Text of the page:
Cultural Malaise

Anonymous figures rest on floral pillows. Disembodied feet stand on chairs. Vintage televisions sit against patterned wallpaper; white noise and static buzz on screen. This is the world of Eliza Bourner, a lens-based artist interested in capturing “the cultural malaise of postmodern living; alienation, loneliness and unease.”

Working as photographer, set designer, model and stylist, she stages each image alone in her own home taking inspiration from the silent theatre of Edward Hopper and the surreal paintings of René Magritte. In 2021, her work which captures mundane events through a cinematic lens has been recognised by the Lens Culture Art Photography Awards and was shortlisted for the Prix Levallois.

Distraction, consumerism and materialism are central to Bourner’s oeuvre, which is populated with symbols of passive entertainment: TVs, phones, computers. The series also taps into our contemporary fixation with productivity. On social media, we are constantly bombarded with adverts, apps and infographics about how to “work better.” How does this affect our wellbeing? Are we striving for the impossible? Bourner’s pictures seem to suggest so.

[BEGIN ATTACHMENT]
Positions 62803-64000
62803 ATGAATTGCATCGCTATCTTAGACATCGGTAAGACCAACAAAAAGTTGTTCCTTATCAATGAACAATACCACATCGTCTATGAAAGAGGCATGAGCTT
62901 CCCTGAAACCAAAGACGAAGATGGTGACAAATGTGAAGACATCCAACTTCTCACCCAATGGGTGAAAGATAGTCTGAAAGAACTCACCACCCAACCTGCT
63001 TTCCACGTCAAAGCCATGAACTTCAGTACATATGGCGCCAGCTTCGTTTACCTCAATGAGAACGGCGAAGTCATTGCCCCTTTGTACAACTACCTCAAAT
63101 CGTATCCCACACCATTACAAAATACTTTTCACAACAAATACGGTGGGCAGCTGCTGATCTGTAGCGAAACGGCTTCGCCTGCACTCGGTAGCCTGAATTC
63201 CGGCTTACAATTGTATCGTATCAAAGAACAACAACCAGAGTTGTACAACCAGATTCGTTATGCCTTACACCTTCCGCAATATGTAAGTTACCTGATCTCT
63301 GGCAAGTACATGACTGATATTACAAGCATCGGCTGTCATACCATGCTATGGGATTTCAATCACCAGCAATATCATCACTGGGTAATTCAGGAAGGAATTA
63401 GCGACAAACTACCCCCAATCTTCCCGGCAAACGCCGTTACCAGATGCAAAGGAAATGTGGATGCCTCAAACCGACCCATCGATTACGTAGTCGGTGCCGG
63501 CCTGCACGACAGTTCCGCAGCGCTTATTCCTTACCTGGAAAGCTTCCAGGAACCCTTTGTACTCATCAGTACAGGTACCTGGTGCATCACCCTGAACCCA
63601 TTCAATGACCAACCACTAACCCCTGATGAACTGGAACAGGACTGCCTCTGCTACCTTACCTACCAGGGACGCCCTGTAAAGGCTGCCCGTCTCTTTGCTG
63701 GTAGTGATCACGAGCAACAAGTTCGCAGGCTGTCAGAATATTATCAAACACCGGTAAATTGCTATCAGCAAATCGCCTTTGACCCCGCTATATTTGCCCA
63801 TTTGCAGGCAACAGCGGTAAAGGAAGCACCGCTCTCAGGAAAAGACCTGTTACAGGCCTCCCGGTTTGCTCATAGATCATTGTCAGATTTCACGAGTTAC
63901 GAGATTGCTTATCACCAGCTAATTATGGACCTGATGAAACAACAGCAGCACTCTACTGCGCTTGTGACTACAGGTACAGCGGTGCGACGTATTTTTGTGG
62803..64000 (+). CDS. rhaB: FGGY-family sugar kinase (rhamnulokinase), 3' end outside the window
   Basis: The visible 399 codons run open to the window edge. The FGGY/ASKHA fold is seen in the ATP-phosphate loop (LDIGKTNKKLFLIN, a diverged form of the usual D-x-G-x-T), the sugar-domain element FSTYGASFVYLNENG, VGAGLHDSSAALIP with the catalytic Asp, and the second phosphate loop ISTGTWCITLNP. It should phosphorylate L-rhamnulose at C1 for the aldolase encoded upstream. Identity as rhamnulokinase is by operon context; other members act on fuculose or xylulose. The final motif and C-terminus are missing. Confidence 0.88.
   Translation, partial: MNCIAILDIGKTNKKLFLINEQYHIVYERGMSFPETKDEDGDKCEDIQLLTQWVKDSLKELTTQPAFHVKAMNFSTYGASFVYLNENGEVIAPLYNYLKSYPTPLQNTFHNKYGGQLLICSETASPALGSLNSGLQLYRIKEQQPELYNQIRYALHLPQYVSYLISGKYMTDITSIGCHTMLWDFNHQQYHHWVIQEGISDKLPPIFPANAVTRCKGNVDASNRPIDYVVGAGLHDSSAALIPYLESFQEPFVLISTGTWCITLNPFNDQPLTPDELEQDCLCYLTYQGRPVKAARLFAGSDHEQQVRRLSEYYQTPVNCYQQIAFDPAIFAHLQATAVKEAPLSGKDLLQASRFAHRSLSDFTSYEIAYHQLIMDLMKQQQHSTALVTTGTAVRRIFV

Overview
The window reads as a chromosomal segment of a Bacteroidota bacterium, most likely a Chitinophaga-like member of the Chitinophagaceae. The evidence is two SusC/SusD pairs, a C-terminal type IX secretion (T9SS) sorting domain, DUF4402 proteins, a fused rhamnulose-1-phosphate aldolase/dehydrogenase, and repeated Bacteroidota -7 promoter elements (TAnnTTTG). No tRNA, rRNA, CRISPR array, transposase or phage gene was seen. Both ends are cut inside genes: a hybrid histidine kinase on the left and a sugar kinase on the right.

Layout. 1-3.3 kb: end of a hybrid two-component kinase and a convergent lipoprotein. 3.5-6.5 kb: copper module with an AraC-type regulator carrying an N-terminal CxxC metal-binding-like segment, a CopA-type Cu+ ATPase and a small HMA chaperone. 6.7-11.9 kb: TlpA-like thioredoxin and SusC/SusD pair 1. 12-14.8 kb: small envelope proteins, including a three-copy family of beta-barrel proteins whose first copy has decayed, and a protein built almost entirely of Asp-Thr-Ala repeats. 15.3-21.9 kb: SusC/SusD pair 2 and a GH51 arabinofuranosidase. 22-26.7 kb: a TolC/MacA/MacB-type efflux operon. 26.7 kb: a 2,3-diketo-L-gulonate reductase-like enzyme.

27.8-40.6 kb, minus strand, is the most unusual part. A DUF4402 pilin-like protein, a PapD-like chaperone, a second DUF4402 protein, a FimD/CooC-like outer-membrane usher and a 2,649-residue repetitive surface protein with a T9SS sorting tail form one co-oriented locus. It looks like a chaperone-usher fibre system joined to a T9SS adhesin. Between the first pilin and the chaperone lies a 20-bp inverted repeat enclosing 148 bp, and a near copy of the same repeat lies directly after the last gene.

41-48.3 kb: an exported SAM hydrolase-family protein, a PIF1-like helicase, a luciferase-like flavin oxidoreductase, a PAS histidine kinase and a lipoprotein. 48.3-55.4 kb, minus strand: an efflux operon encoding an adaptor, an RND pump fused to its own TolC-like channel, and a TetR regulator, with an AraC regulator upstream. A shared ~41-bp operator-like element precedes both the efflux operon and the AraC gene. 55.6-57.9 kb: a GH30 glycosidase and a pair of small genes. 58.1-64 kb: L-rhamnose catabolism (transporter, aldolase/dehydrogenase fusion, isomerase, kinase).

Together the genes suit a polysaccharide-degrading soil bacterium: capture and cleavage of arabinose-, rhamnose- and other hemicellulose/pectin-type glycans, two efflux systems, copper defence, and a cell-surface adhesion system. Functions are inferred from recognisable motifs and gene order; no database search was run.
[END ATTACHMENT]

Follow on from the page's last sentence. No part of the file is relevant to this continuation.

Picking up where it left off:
“The ‘ordinary’ is less and less desirable,” she says. “If you work hard enough, you can seemingly achieve anything.” In one image, a character looks up at a picturesque mountain landscape. The place in the poster feels entirely out of reach; it’s simply an image copied and pasted into a claustrophobic environment. After months spent in lockdown, these staged portraits feel like stepping into a troubling daydream. | @elizabourner

Words: Eleanor Sutherland

All images courtesy Eliza Bourner
1. Absent Reflections, 2019, self portrait in mirror, from the series ‘The Act of Living’
2. Pillow Talk, 2021, self portrait, from the series ‘The Act of Living’
3. Television Set with Venus, 2018, from the series ‘The Act of Living’
4. New Shoes, 2020, self portrait stood on chair, from the series ‘The Act of Living’
5. Imperial Leather, 2020
6. Great Escape, 2021, Self portrait looking at poster, from the series ‘The Act of Living’